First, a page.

What Is an Independent Event?

In probability, two events are independent if the probability of one event occuring does not depend on whether the other event occurs.

Real Examples of an Independent Event

Imagine tossing a coin. The probability of the coin coming up Heads is:

If I toss the coin a 2nd time, the probability of getting a Heads is:

The probability of getting a Head (or a Tail) is the same each time, it doesn't depend on previous tosses. Each toss is independent of the others.

Similarly, if I roll a pair of dice. The probability that I roll a particular number this time does not depend on the number I rolled last time. Each roll is independent of the others.

Visualizing Independent Events on a Tree Diagram

A tree diagram can be used to illustrate independent events.

The tree diagram below illustrates someone tossing a coin twice, once after the other. At each branch, the coin can either be Heads (H) or Tails (T). The ½ by each branch shows that there is a probability of a ½ each time.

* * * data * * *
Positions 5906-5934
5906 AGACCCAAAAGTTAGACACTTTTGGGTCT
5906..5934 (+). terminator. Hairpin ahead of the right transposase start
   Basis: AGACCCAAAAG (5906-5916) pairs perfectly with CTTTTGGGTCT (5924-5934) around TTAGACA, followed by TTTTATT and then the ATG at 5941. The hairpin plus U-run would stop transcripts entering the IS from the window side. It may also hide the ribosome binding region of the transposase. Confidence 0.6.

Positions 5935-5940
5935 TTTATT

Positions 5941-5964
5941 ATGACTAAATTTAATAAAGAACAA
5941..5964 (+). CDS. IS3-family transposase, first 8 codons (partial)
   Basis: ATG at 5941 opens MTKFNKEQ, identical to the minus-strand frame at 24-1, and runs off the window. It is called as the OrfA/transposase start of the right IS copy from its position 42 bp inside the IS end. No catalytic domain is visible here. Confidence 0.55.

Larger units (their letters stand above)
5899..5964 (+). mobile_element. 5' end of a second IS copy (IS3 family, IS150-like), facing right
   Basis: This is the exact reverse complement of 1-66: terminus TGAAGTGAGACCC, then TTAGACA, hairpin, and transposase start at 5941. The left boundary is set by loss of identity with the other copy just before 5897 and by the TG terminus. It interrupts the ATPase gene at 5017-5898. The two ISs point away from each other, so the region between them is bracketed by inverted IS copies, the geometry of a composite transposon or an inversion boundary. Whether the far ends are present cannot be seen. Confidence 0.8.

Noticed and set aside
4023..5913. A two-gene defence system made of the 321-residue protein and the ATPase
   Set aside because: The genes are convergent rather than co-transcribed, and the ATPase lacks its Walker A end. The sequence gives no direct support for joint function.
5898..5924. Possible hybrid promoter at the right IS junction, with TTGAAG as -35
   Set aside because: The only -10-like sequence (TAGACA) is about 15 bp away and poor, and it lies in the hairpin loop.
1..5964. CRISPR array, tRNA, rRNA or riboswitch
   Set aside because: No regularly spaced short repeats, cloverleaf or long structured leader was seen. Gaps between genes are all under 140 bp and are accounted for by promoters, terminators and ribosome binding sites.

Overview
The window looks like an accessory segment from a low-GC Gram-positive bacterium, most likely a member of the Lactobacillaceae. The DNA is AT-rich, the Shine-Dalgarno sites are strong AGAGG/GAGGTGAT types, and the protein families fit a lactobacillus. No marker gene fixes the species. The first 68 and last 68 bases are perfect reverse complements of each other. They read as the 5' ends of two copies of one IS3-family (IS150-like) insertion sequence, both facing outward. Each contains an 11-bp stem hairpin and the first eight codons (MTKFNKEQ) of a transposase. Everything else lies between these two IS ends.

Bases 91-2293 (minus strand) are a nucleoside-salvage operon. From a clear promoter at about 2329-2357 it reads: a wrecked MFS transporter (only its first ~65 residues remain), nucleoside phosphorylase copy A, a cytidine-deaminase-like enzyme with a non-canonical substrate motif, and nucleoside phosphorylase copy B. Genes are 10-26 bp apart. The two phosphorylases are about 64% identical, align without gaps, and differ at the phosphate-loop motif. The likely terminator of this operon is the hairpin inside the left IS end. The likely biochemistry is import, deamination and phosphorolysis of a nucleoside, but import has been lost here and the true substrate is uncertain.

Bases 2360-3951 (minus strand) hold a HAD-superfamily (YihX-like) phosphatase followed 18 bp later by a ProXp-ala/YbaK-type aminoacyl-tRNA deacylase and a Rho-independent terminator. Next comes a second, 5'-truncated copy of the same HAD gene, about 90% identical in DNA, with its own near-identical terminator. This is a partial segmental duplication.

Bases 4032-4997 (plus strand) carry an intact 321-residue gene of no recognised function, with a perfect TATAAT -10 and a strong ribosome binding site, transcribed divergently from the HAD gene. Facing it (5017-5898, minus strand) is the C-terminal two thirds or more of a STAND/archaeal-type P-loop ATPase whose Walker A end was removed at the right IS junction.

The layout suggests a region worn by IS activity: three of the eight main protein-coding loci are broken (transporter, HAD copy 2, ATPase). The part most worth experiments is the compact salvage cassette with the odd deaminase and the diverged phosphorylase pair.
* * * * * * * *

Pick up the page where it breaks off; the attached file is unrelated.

The left-most branch shows the result of the 1st toss, and the right-most branches shows the results of the 2nd toss:

The fact that the probabilities are the same in the 1st and the 2nd toss shows that each toss is an independent event.
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Note
WHAT IS PROBABILITY?

Probability tells us how likely something is to happen. Probability is given as a number between 0 and 1.

A probability of 0 means an event is impossible.

A probability of 1 means an event is certain.

The closer a probability is to 0 the less likely it is. The closer a probability is to 1 the more likely it is.

DEPENDENT EVENTS

The opposite to independent events are dependent events.

In this case, each trial depends on what happened before.

An example might be picking a colored marble from a bag without replacing it. Each time a marble is picked out, there will be one less marble in the bag than last time, so there will be a different probability.